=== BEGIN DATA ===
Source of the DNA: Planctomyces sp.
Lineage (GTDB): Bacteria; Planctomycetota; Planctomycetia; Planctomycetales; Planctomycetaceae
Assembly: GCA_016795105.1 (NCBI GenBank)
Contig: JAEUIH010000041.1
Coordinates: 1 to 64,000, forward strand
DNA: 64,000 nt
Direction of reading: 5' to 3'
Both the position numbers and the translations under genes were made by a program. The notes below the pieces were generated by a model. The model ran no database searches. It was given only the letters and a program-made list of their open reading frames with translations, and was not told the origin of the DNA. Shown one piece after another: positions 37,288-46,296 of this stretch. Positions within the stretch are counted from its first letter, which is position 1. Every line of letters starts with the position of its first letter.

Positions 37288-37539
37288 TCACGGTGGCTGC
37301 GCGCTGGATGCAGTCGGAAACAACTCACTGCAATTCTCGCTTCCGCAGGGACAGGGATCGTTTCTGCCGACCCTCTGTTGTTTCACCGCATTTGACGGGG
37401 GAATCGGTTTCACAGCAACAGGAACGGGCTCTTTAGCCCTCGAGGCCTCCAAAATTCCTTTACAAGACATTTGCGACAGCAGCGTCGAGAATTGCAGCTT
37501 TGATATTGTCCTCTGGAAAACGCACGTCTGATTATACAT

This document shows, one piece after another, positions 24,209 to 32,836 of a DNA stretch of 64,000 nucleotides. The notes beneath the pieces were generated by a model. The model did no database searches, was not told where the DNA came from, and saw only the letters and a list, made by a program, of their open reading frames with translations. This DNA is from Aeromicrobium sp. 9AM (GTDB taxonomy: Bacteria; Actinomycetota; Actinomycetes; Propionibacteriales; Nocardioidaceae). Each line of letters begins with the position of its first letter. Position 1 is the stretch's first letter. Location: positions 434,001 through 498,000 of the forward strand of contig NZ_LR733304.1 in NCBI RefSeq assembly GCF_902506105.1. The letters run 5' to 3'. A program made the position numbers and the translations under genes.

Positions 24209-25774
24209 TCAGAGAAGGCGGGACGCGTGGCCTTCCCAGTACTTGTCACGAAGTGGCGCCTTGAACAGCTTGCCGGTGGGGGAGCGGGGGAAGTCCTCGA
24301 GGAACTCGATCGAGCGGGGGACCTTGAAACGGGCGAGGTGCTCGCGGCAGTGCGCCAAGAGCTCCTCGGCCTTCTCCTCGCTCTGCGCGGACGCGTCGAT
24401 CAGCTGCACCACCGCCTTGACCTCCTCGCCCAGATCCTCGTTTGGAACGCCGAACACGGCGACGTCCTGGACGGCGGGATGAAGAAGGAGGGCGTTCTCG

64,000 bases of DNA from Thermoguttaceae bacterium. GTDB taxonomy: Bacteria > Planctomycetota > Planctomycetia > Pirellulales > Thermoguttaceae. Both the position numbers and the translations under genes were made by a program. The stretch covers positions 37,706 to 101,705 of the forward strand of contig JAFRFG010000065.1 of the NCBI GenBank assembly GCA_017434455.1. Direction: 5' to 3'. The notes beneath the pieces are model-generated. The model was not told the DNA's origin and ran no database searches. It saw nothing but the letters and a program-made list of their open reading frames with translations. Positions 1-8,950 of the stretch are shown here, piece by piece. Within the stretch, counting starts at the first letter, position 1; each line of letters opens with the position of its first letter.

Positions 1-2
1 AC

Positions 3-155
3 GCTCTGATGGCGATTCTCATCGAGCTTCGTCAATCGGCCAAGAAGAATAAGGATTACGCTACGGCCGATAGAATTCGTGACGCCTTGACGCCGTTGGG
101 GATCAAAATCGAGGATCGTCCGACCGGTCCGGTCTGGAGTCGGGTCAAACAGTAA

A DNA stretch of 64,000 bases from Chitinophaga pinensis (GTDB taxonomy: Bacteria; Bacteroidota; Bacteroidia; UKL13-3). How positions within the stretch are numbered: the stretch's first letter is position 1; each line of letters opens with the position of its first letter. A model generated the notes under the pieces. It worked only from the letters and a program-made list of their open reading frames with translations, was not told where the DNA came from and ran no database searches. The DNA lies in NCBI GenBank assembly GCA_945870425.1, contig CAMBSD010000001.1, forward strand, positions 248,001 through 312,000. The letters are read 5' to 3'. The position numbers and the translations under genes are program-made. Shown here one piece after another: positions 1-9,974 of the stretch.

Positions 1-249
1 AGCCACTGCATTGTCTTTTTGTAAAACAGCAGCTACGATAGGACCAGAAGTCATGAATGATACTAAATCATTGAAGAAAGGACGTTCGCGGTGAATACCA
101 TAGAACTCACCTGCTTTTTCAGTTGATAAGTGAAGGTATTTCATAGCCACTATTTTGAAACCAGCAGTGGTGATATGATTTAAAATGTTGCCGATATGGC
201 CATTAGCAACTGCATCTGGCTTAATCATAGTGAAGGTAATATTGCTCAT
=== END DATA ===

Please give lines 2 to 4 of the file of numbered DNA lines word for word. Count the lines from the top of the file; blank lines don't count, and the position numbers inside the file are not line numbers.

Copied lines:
Lineage (GTDB): Bacteria; Planctomycetota; Planctomycetia; Planctomycetales; Planctomycetaceae
Assembly: GCA_016795105.1 (NCBI GenBank)
Contig: JAEUIH010000041.1